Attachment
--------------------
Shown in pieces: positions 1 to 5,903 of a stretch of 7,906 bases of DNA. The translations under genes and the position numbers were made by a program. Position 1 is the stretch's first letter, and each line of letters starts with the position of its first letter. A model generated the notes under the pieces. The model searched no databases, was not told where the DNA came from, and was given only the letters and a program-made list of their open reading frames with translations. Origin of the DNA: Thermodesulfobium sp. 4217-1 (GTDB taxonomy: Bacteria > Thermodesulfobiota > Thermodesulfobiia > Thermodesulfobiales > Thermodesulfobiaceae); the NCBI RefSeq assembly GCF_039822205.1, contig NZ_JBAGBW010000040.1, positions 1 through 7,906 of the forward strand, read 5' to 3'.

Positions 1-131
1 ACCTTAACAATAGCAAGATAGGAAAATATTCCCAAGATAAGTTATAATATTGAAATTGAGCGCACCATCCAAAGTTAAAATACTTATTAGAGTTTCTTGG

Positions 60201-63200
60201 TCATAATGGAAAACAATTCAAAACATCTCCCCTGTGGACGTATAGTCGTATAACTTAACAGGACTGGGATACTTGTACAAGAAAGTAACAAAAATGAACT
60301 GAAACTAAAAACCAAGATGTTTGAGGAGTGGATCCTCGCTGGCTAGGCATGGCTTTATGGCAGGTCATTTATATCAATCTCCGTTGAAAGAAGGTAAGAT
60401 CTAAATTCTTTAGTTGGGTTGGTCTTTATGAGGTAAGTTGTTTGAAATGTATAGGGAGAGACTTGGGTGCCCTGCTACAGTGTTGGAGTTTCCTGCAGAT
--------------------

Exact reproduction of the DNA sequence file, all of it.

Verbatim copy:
Shown in pieces: positions 1 to 5,903 of a stretch of 7,906 bases of DNA. The translations under genes and the position numbers were made by a program. Position 1 is the stretch's first letter, and each line of letters starts with the position of its first letter. A model generated the notes under the pieces. The model searched no databases, was not told where the DNA came from, and was given only the letters and a program-made list of their open reading frames with translations. Origin of the DNA: Thermodesulfobium sp. 4217-1 (GTDB taxonomy: Bacteria > Thermodesulfobiota > Thermodesulfobiia > Thermodesulfobiales > Thermodesulfobiaceae); the NCBI RefSeq assembly GCF_039822205.1, contig NZ_JBAGBW010000040.1, positions 1 through 7,906 of the forward strand, read 5' to 3'.

Positions 1-131
1 ACCTTAACAATAGCAAGATAGGAAAATATTCCCAAGATAAGTTATAATATTGAAATTGAGCGCACCATCCAAAGTTAAAATACTTATTAGAGTTTCTTGG

Positions 60201-63200
60201 TCATAATGGAAAACAATTCAAAACATCTCCCCTGTGGACGTATAGTCGTATAACTTAACAGGACTGGGATACTTGTACAAGAAAGTAACAAAAATGAACT
60301 GAAACTAAAAACCAAGATGTTTGAGGAGTGGATCCTCGCTGGCTAGGCATGGCTTTATGGCAGGTCATTTATATCAATCTCCGTTGAAAGAAGGTAAGAT
60401 CTAAATTCTTTAGTTGGGTTGGTCTTTATGAGGTAAGTTGTTTGAAATGTATAGGGAGAGACTTGGGTGCCCTGCTACAGTGTTGGAGTTTCCTGCAGAT